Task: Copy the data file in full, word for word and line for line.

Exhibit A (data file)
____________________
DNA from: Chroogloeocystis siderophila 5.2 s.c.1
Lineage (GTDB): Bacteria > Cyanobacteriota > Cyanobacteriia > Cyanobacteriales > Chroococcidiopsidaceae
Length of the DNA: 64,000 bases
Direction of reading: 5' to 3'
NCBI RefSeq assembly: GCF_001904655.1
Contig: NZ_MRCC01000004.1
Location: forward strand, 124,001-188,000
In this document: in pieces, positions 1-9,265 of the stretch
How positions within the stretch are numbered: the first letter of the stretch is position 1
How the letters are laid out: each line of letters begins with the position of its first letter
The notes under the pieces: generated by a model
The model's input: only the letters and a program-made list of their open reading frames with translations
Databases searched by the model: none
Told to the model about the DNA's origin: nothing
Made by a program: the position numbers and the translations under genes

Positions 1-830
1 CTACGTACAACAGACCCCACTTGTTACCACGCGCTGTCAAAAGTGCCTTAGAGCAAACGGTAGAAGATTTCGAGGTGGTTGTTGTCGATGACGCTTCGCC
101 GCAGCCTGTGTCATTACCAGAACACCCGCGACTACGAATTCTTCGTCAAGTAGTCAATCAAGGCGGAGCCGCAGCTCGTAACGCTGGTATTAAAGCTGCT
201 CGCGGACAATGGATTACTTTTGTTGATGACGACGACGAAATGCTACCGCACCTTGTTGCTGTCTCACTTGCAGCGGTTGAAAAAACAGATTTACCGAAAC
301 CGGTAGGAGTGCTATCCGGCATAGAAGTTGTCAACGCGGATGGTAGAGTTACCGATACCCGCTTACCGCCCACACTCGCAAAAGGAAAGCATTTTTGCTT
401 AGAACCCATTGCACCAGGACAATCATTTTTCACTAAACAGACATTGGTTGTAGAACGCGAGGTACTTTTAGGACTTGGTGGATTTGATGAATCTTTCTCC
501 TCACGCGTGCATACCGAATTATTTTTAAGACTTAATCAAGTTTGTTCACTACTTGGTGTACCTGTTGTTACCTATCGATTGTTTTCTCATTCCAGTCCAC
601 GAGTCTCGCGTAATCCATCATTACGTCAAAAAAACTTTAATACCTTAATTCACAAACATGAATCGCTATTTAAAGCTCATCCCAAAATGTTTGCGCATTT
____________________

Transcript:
DNA from: Chroogloeocystis siderophila 5.2 s.c.1
Lineage (GTDB): Bacteria > Cyanobacteriota > Cyanobacteriia > Cyanobacteriales > Chroococcidiopsidaceae
Length of the DNA: 64,000 bases
Direction of reading: 5' to 3'
NCBI RefSeq assembly: GCF_001904655.1
Contig: NZ_MRCC01000004.1
Location: forward strand, 124,001-188,000
In this document: in pieces, positions 1-9,265 of the stretch
How positions within the stretch are numbered: the first letter of the stretch is position 1
How the letters are laid out: each line of letters begins with the position of its first letter
The notes under the pieces: generated by a model
The model's input: only the letters and a program-made list of their open reading frames with translations
Databases searched by the model: none
Told to the model about the DNA's origin: nothing
Made by a program: the position numbers and the translations under genes

Positions 1-830
1 CTACGTACAACAGACCCCACTTGTTACCACGCGCTGTCAAAAGTGCCTTAGAGCAAACGGTAGAAGATTTCGAGGTGGTTGTTGTCGATGACGCTTCGCC
101 GCAGCCTGTGTCATTACCAGAACACCCGCGACTACGAATTCTTCGTCAAGTAGTCAATCAAGGCGGAGCCGCAGCTCGTAACGCTGGTATTAAAGCTGCT
201 CGCGGACAATGGATTACTTTTGTTGATGACGACGACGAAATGCTACCGCACCTTGTTGCTGTCTCACTTGCAGCGGTTGAAAAAACAGATTTACCGAAAC
301 CGGTAGGAGTGCTATCCGGCATAGAAGTTGTCAACGCGGATGGTAGAGTTACCGATACCCGCTTACCGCCCACACTCGCAAAAGGAAAGCATTTTTGCTT
401 AGAACCCATTGCACCAGGACAATCATTTTTCACTAAACAGACATTGGTTGTAGAACGCGAGGTACTTTTAGGACTTGGTGGATTTGATGAATCTTTCTCC
501 TCACGCGTGCATACCGAATTATTTTTAAGACTTAATCAAGTTTGTTCACTACTTGGTGTACCTGTTGTTACCTATCGATTGTTTTCTCATTCCAGTCCAC
601 GAGTCTCGCGTAATCCATCATTACGTCAAAAAAACTTTAATACCTTAATTCACAAACATGAATCGCTATTTAAAGCTCATCCCAAAATGTTTGCGCATTT